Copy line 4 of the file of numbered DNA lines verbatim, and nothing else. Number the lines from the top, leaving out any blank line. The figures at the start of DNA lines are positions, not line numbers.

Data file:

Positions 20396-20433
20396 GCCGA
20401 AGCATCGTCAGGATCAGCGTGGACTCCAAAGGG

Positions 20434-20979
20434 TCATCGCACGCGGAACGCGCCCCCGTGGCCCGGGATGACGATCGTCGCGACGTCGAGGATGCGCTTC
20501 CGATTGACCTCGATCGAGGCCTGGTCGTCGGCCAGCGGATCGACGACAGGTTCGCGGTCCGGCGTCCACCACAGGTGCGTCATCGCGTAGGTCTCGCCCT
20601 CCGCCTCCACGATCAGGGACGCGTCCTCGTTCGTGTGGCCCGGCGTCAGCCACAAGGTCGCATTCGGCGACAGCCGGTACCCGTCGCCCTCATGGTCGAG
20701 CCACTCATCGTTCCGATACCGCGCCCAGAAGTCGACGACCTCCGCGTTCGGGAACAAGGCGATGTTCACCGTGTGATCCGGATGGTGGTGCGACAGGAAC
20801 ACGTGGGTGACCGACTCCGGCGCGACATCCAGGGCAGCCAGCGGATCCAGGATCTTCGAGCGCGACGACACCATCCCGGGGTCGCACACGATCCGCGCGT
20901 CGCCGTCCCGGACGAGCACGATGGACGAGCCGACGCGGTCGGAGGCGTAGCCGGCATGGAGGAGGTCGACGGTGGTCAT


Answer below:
Positions 20434-20979